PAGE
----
The Finance Bill 2016 received Royal Assent on 15 September 2016, becoming the Finance Act 2016. Earlier this year we reported on the key tax changes announced in the Budget 2016 and the Finance Bill, however during the progress of the Bill through Parliament, various amendments were made and new clauses have been introduced in advance of Royal Assent being granted.
Of the amendments made and new clauses introduced during the progress of the Bill, the following are of particular interest:
- The newly introduced Investors’ Relief applies a reduced capital gains tax rate of 10% to disposals of qualifying shared in unlisted trading companies held by individuals who have generally had no connection with the company. The Bill was amended to broaden the scope of the relief and we have published a separate article to explore these changes in greater detail. Click here to read our update on the amendments.
- Ordinarily stamp duty is chargeable at 0.5% on the purchase of UK shares, however ‘share for share’ relief is available to ensure that there is no stamp duty where shares in one company are exchanged for newly issued shares in another company as part of a company reconstruction, provided certain conditions are met. The Finance Bill was amended to ensure that no share for share relief will be available where arrangements are in place at the time of exchange for a change of control of the acquiring company.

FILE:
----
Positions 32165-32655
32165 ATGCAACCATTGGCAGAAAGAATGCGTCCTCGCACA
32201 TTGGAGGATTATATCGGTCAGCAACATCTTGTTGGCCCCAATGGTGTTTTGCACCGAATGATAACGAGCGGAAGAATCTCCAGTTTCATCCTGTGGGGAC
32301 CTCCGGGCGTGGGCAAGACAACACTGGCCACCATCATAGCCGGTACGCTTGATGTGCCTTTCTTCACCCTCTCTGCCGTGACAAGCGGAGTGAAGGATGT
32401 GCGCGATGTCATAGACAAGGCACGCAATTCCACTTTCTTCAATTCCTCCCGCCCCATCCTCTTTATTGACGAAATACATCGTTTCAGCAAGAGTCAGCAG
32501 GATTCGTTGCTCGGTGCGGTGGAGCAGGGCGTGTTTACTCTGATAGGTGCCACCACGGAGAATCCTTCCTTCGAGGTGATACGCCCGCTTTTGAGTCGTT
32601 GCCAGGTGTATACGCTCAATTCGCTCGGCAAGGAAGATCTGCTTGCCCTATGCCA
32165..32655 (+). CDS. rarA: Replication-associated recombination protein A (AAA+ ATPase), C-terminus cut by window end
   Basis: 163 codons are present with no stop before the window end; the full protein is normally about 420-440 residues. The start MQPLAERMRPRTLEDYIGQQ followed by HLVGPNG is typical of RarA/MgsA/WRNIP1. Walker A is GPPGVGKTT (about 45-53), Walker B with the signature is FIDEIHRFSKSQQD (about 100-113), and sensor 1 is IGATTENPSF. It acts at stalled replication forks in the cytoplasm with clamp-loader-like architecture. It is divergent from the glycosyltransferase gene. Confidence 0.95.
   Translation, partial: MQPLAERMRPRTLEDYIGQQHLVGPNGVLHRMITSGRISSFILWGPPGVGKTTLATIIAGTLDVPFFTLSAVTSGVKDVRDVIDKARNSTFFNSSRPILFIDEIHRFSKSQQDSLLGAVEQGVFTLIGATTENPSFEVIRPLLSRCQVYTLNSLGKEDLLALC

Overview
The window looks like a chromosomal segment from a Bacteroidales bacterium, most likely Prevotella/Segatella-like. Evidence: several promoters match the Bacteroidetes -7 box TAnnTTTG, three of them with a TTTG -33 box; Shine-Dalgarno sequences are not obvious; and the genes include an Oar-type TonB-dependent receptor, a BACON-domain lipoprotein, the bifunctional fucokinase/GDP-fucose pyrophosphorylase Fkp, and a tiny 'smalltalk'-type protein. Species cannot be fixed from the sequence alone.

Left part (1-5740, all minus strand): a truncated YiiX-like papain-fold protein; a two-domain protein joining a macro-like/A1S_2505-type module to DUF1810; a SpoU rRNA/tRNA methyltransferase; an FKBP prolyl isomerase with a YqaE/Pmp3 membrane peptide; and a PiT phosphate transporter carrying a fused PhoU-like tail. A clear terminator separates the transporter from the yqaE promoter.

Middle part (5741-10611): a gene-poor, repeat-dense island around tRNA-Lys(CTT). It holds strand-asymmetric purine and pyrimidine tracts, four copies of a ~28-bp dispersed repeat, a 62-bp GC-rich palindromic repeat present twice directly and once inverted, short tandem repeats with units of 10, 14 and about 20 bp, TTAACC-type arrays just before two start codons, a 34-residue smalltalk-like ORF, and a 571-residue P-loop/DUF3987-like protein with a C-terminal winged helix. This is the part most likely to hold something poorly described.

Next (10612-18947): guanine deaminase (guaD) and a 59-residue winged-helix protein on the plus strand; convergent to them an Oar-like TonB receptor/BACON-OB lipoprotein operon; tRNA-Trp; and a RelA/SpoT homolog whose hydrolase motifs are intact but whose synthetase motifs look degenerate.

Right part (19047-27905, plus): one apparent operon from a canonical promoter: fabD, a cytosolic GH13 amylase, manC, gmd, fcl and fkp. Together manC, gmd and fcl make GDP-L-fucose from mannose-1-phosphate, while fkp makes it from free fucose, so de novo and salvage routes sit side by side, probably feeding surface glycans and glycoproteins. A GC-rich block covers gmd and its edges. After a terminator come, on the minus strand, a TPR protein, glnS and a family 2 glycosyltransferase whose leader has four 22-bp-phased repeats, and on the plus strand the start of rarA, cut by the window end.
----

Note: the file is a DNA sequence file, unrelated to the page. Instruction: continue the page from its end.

- Historically, non-resident companies which develop properties in the UK were subject to corporation tax on profits of any trade carried on through a UK permanent establishment (PE). However, if there was no PE (for instance, due to the operation of a double tax treaty), no corporation tax was due.
New clauses were introduced within the Finance Bill to extend the scope of corporation tax so that non-residents that generate profits from dealing in and developing UK land are fully subject to UK tax on the profits of that trade, instead of being taxable only on the profits of its PE.
If you would like further information on any of the points raised above or the Finance Act in general, please contact your usual Moore Stephens adviser.